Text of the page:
Four Studies Refute Theory That HIV Entered Humans Via Polio Vaccine
The theory that HIV was introduced in humans by an experimental 1950s polio vaccine that used chimpanzee tissue infected with SIV "has been firmly debunked" by four independent groups of researchers, the Canadian Globe and Mail reports. The polio vaccine theory was first brought to light in a 1992 Rolling Stone article and was then expanded by former BBC journalist Edward Hooper in a 1999 book, titled "The River: A Journey Back to the Source of HIV and AIDS." After the book "caused a furor," the Wistar Institute, makers of the 1950s vaccine, turned over frozen samples of the original vaccine to four "world-renowned" laboratories. The results of these studies are published this week in the journals Science and Nature (Picard, Globe and Mail, 4/26).
Consensus Debunks Theory
Researchers at the Pasteur Institute in France, the National Institute for Biological Standards and Control in England and the Max Planck Institute for Evolutionary Anthropology in Germany each independently found that all of the nonhuman primate DNA in the vaccine samples came from Asian Macaque monkeys, which do not carry SIV. A fourth study refuted a second theory set forth by Hooper. The Washington Post reports that HIV samples collected in recent years from around the world "suggest the virus has numerous lineages that appeared more or less simultaneously." Hooper said that this phenomenon could have occurred "only if already-different strains of HIV entered human beings at the same time, as might have happened with contaminated vaccines." However, Edward Holmes, an evolutionary biologist at the University of Oxford, analyzed nearly 200 HIV samples from the Congo and discovered virus from "all the lineages, and from many sublineages between them," suggesting that "all Congo AIDS viruses -- and therefore all of the world's -- slowly evolved from a single common ancestor, not numerous ancestors." Holmes said, "There is not one piece of hard evidence in favor of the polio vaccination theory."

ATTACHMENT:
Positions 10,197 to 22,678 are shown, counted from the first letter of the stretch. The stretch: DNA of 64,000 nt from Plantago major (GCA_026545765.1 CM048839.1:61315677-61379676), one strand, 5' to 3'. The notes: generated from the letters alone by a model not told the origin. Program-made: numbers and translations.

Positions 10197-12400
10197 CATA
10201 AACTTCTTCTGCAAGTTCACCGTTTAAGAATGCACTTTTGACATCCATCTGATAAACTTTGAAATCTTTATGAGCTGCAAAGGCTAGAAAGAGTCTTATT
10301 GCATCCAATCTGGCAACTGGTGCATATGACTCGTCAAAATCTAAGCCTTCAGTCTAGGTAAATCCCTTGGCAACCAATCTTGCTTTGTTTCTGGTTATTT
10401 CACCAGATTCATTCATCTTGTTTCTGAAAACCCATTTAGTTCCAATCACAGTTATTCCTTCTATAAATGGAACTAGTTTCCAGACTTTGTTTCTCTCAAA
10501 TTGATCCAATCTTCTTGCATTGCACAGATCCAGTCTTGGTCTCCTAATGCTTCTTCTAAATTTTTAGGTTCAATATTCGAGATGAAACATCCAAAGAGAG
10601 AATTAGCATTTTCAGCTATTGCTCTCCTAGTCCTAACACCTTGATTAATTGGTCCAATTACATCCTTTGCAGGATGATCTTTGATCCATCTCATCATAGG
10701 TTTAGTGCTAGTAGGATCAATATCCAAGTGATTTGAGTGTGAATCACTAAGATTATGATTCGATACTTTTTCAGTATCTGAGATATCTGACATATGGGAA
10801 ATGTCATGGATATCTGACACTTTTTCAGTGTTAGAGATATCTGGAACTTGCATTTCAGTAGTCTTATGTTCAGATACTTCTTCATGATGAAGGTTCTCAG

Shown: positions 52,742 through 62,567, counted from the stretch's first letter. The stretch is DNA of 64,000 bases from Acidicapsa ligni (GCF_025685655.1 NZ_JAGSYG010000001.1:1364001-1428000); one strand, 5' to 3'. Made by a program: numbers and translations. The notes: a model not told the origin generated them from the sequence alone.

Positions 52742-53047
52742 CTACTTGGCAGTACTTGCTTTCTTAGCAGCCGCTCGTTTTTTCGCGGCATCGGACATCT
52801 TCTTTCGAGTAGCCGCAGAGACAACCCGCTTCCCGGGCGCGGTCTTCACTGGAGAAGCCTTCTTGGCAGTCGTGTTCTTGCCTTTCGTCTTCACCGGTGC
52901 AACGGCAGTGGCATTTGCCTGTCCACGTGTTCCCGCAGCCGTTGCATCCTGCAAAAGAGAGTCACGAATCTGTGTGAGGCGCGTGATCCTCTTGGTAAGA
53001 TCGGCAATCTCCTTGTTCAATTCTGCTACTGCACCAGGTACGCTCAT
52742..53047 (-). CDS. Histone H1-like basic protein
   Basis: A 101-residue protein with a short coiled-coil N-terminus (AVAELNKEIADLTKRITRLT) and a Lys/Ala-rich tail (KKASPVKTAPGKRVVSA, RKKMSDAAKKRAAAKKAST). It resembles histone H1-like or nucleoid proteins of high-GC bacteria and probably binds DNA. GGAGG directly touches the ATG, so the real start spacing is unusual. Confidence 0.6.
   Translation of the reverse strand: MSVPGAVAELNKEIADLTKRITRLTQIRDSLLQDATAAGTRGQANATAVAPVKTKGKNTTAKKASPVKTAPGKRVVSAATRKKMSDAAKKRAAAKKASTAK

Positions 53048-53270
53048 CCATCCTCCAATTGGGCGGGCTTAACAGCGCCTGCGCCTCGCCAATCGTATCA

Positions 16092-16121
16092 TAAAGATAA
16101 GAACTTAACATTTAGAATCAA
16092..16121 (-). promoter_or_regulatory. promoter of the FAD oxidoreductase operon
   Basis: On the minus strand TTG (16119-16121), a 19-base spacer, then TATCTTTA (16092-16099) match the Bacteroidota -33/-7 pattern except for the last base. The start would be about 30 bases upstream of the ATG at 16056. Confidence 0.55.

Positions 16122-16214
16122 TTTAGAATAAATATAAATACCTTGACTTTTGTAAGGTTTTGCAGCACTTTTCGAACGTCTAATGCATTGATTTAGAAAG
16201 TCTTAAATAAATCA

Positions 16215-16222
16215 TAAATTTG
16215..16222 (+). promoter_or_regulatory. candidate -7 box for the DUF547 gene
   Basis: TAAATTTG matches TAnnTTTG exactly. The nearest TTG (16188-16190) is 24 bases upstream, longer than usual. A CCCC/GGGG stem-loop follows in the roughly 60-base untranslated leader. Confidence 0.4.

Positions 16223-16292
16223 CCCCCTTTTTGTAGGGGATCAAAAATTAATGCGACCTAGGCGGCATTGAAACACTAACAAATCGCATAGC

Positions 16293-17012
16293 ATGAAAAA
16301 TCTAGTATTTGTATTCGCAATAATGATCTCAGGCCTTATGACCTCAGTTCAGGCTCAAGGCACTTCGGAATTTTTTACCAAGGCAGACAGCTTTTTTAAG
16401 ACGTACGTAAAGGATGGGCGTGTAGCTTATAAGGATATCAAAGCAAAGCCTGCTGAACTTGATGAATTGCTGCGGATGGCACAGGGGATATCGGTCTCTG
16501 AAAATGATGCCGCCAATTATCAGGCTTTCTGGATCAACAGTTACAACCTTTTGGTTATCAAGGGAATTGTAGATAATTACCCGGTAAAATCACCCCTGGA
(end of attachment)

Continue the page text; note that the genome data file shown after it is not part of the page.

An 'Ugly Theory'
Hilary Koprowski, the 84-year-old physician and immunologist who developed the experimental vaccine with the Wistar Institute between 1957 and 1960, said, "The day of reckoning has come. There was no contamination. It was pure speculation. I think this should finish it" (Brown, Washington Post, 4/26). Koprowski added, "What bothered me was that somehow this may have created a difficulty in eradicating polio. With these articles putting an end to any possibility that vaccination had anything to do with AIDS, I hope that the (polio) eradication campaign will be (successfully completed) in two to three years." Robin Weiss, an immunologist at University College in London, wrote in a Nature editorial, "Some beautiful facts have destroyed an ugly theory," adding that the "new data may not convince the hardened conspiracy theorist who thinks that contamination of (the vaccine) was subsequently and deliberately covered up. But those of us who were formerly willing to give some credence to the ... hypothesis will now consider that the matter has been laid to rest" (Maugh, Los Angeles Times, 4/26). While the "ultimate cause of the world's most insidious pandemic may remain a mystery forever," the London London Independent notes that the prevailing theory is that the virus "jumped" from chimpanzees when humans in Africa hunted the animal and became infected through a "bite or scratch" from infected animals or through consuming chimpanzee tissue. Many theorize that the rapid spread of HIV during the past 50 years can be explained by the rapid social upheaval during that time -- "[i]ncreased movements of people, the building of roads and railways and the urbanization of the traditional rural way of life in Africa." While the polio vaccination campaign may not have shuttled the virus from chimps to humans, it may have contributed to the spread of the virus among humans, the Independent states, saying that the "extensive use of reusable needles and syringes in mass-vaccination campaigns may also have played a part" in spreading the virus (Connor, London Independent, 4/26). Hooper is reportedly in Africa continuing to research his polio vaccine theory (Washington Post, 4/26).